Shares of AT&T inched upward after Tuesday’s closing bell as the company posted a relatively solid second quarter despite losing postpaid wireless customers.
The nation’s second-largest carrier said earnings came in at 79 cents a share, up from 72 cents per share during the same period a year ago, although overall revenue fell 1.7% to $39.8 billion. Wells Fargo Securities and other analysts had predicted earnings per share of 74 cents and total revenue of $40.02 billion.
The carrier posted a net loss of 89,000 postpaid phone subscribers, down from 160,000 during the prior year and soundly outperforming Wells Fargo’s estimate of 275,000 net postpaid phone losses. Shares were up more than 2% to $37.10 in after-hours trading Tuesday.
The quarter marked a significant improvement on a first quarter that saw AT&T bleed 348,000 postpaid phone customers.
“It was another highly competitive quarter in wireless,” AT&T CFO John Stephens said during the earnings call. “Our competitors tried just about every promotion in the book; in fact, one of them even offered to give away their service for free for a year,” he said, alluding to a recent Sprint campaign.
Here’s a closer look at some of AT&T’s key quarterly metrics:
Subscribers: AT&T reported 2.8 million overall wireless net additions in the United States, led by connected devices and 267,000 prepaid net additions. Its overall net adds in Mexico grew by 476,000, and AT&T posted a record postpaid phone churn of 0.79%. Wells Fargo had predicted 350,000 prepaid net additions.
Financials: AT&T blamed the dip in overall revenue on declines in its legacy wireline services and consumer mobility businesses, but operating expenses fell to $32.5 billion, down from $34 billion during the previous year. Operating income was $7.3 billion compared to $6.6 billion a year ago, and operating income margin was 18.4% compared to 16.2%. Wireless operating income margin came in at 30.4%, with the company touting record-high EBITDA margins including a wireless service margin of 50.4%, a company best.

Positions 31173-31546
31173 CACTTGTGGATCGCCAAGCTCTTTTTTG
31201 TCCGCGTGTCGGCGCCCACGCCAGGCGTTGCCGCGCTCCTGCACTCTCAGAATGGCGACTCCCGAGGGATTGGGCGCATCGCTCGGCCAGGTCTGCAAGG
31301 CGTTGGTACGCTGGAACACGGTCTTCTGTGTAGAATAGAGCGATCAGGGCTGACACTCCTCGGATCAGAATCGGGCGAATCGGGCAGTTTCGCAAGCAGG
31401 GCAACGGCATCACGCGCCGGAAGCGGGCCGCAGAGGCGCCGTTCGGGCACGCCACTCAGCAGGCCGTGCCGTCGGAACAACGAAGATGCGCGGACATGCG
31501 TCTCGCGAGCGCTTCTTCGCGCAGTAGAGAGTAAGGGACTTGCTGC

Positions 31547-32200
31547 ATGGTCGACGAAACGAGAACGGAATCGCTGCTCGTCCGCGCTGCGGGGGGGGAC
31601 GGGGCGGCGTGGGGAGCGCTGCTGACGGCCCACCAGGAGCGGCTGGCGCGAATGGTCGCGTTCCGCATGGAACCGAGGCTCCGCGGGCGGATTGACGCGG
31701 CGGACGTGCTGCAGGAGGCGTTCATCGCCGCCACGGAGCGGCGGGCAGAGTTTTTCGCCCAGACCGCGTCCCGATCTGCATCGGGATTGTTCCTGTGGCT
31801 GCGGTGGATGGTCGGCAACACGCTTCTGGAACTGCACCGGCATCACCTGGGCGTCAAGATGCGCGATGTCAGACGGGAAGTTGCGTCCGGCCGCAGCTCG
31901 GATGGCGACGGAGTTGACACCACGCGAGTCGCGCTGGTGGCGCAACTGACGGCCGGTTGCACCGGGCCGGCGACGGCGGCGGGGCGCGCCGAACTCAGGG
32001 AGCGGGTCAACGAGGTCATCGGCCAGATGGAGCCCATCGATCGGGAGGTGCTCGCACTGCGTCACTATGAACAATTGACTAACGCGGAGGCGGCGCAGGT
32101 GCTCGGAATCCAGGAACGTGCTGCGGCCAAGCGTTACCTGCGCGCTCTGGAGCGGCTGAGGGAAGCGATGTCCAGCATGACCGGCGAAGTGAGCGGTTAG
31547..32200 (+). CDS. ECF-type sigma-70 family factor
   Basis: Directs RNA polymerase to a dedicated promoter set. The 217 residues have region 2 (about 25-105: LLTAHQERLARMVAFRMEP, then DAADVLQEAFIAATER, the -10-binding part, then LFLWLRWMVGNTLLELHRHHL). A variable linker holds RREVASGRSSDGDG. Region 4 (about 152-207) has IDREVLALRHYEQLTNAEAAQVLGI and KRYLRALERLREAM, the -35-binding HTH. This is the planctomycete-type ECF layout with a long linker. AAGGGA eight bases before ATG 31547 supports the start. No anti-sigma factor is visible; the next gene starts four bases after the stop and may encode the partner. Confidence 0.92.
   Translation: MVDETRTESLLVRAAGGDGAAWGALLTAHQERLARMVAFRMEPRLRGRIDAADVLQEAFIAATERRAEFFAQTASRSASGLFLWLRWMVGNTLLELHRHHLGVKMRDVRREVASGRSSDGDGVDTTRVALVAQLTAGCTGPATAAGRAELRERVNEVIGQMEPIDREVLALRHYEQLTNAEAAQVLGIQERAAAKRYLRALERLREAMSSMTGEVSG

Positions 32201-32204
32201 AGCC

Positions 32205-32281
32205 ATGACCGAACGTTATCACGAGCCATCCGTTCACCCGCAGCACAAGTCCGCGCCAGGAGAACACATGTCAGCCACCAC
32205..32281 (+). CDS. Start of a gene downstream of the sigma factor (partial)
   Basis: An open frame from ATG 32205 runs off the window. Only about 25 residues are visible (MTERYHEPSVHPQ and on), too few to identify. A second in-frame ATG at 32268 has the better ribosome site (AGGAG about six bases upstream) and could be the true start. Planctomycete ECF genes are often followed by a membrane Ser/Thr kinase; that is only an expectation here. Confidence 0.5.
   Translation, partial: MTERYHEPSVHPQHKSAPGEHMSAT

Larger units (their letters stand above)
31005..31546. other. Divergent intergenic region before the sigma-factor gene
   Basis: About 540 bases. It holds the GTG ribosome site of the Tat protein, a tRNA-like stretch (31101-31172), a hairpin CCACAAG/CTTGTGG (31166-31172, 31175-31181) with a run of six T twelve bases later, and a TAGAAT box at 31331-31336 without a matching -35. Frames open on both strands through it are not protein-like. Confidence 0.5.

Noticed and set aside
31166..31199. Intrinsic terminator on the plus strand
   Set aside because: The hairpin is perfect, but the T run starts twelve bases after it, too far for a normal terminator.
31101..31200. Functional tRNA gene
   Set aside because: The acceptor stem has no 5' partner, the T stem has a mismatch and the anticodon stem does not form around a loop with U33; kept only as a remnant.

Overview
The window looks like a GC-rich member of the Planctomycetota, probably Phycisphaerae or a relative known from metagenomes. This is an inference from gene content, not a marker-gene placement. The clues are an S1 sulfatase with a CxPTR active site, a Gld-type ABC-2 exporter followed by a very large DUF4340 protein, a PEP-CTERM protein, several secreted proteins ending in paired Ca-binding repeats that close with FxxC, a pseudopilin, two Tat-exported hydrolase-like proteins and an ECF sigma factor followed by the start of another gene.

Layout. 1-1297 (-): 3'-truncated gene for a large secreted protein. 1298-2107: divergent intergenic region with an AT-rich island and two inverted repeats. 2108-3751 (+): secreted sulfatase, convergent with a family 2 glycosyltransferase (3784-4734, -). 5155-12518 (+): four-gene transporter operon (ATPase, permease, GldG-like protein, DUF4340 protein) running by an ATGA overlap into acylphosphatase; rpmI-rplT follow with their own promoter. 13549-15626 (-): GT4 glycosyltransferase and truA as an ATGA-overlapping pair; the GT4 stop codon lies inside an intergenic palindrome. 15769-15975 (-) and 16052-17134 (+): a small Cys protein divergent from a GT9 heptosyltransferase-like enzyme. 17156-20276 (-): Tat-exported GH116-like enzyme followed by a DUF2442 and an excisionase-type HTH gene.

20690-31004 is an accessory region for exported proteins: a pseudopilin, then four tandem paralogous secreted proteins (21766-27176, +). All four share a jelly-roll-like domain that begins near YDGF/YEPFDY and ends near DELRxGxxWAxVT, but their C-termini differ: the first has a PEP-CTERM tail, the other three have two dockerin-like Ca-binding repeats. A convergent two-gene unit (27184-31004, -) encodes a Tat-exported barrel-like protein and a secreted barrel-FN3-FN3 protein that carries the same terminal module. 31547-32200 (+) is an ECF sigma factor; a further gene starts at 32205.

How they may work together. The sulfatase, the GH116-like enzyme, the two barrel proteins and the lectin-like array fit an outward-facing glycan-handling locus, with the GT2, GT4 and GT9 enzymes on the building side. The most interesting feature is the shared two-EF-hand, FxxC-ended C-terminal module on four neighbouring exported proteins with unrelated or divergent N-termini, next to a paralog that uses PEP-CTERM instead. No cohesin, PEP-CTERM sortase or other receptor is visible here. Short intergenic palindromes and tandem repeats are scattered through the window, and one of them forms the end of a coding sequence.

FirstNet: Under terms of the contract, AT&T will get access to FirstNet’s 20 MHz of 700 MHz low-band spectrum and $6.5 billion for designing and operating the nationwide network for federal, state and local authorities, with the right to sell excess capacity on the system. Stephenson reiterated AT&T’s intention to begin to deploy services on those airwaves by the end of the year. “I would certainly expect that we would have the ability to start rolling out (FirstNet) spectrum this year,” he said. “The offers will be attractively priced because there will be a large number of devices—not only phones but also cameras and other connected devices—that add the ability for us to get good economics on price points” for first responders.
Summary: AT&T managed to slow its postpaid losses significantly during the second quarter, indicating that the carrier truly can compete in the era of unlimited data. And FirstNet appears to be gaining traction among potential state customers. AT&T still faces huge challenges in integrating all of its disparate businesses, of course, and that task will only increase if the company finalizes a merger with Time Warner. But AT&T’s latest results are likely to calm the nerves of investors in what has become a brutal wireless market over the last 18 months.